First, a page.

#2 – Very few, if any, books about African-Americans were assigned at all. If they were, they were about fleeing slavery, the civil rights movement, or some incident dealing with race. I wanted to write a book where a girl of color was at the center of the story, a book that was contemporary and a book that was about the kind of issues that I see my daughter and her friends facing today. I wanted to write a book that represented the diverse group of friends my daughter has, a book that invited boys, girls and readers of all ethnicities to experience, identify and enjoy the story.

  1. I hope readers of Mango Delight... like and identify with Mango. I hope they find her funny, confounding, emotional, thoughtful and real. I’d like the reader to begin to think deeper about the kind of friends they want to have and the kind of friend they want to be. Hopefully, the reader will reflect on the things that they do and say and how those actions affect others.

  1. Food is almost a background character in Mango Delight. I will definitely be trying to make grilled cheese ‘Mango style’ in the future. Where does your food inspiration come from?

I grew up in New York City, a literal melting pot when it comes to food. I was bussed out of my predominantly African-American neighborhood for school and because of that, I had friends of all ethnicities. One of the most vivid ways to explore our cultures was through food. Food that tastes good, whether Asian, Puerto Rican, Jamaican, Polish, Italian or Iranian welcomes you into another culture and broadens your ability to appreciate and identify with that culture. Mango is Jamaican-American and the food her family eats represent the mixture of Jamaican and African-American culture. Mango’s father is a chef and because of that her palate is a bit more sophisticated than the average middle schooler and she is encouraged to experiment and create her own recipes. I hope the readers feel empowered to try different foods and create their own unique recipes.

  1. Arts education for kids... is essential. The arts stimulate the right hemisphere of the brain where imagination, intuition, rhythm, feelings and visualization live. In schools today, especially areas that rely solely on government funding, the first thing cut out of the budget is the arts curriculum. I am convinced that that does a huge disservice to our kids. Yes, STEM (science, technology, engineering and math) are important, but without the arts how do we teach our children to take the leaps necessary to innovate? So, as I parent, I look for schools that add the “A” that turns STEM into STEAM, because the arts are what give our country the advantage when it comes to the ingenuity that has made America the world’s leader in innovation.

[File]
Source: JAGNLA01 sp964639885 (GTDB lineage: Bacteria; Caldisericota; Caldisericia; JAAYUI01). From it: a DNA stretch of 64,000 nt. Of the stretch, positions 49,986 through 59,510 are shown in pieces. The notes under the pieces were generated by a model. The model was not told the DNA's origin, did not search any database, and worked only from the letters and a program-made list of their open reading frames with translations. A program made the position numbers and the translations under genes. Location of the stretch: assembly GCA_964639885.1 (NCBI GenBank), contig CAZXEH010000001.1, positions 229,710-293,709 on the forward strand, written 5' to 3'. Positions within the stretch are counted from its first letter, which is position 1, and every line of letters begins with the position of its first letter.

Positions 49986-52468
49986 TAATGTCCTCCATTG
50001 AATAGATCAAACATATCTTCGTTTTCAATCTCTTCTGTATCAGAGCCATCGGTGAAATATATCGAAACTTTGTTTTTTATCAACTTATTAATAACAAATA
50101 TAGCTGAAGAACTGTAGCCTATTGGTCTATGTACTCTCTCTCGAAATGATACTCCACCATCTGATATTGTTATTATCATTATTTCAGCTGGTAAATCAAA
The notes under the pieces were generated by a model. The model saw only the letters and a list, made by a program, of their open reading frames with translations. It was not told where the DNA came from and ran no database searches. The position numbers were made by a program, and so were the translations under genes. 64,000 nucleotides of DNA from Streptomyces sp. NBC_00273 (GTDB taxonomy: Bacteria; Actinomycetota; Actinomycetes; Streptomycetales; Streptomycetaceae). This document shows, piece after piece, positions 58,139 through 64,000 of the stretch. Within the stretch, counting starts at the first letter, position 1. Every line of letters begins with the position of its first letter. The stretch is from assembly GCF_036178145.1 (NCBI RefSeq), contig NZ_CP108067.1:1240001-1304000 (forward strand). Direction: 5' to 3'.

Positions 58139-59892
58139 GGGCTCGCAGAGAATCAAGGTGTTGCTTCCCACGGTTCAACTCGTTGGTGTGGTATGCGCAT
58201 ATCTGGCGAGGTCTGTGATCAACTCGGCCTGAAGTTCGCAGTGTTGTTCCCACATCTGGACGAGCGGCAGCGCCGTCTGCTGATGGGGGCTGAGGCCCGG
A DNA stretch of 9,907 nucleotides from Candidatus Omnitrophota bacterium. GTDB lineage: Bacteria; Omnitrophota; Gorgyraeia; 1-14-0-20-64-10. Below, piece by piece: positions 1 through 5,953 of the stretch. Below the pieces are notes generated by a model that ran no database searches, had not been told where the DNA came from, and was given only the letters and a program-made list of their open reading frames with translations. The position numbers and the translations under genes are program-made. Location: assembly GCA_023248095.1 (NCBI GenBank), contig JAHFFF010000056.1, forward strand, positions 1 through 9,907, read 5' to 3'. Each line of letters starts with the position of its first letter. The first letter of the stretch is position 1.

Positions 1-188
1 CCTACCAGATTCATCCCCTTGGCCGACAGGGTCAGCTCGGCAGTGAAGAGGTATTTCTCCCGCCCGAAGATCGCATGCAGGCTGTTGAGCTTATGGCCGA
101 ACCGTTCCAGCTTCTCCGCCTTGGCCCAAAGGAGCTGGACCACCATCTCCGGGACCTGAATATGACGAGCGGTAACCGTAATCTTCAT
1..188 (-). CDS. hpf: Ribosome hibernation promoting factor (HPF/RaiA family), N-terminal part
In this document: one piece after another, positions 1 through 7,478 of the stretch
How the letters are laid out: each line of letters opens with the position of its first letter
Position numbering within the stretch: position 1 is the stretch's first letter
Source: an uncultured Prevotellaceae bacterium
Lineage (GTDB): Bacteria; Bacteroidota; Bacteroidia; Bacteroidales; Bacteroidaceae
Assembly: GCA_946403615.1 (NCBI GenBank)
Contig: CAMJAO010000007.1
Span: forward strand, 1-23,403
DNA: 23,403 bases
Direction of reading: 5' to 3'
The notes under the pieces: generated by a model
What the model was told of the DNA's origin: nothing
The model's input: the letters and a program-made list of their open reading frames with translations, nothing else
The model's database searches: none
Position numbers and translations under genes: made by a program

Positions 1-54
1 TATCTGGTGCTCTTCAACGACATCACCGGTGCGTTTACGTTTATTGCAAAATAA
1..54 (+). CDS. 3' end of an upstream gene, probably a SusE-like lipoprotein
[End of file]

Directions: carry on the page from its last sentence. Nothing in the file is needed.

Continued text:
5. Sharing the books we love is a way we share about ourselves and connect with each other. 

What is one book you read and loved lately?
Trevor Noah’s, Born A Crime, is an amazing look at what life was like in South Africa for a mixed race boy. It exposes the idiocy of the racism, sexism and patriarchy of a  society built on the ability of one people’s misuse of force and laws to subjugate the “other”. Trevor Noah’s childhood experiences are harrowing, heartbreaking and, because he is such a brilliant entertainer,  astonishingly hilarious. Also, harking back to the whole idea of experiencing a culture through food, when I go to South Africa I am looking forward to eating a goat head, eyeballs and all.  

What is one book that has been important in your life?
The Learning Tree, by writer/photographer/director/journalist Gordon Parks had a huge impact on me as a boy. It was released in 1963, but I didn’t read it until I was about ten or eleven years old. I was compelled to pick up the paperback book at the library, because it had a boy who looked like me on the cover. It was the first book I was exposed to that was about the coming of age of an American boy who’s skin and hair were like to mine. The book is still important to me, not because of the specifics of the story, but because of how it made me feel to read a book about a character who looked like me. It was a validation to see that the life and experiences of a boy like me was acknowledged in print just like The Hardy Boys, Encyclopedia Brown and all the other favorite characters I read about as a child. I think about that feeling when I sit down to write and I hope every child has the chance to read books that validate who they are, where they come from and what they can become.

Thank you so much for visiting, Fracaswell Hyman!

Visit Fracaswell Hyman's Website:

Mango Delight Discussion Guide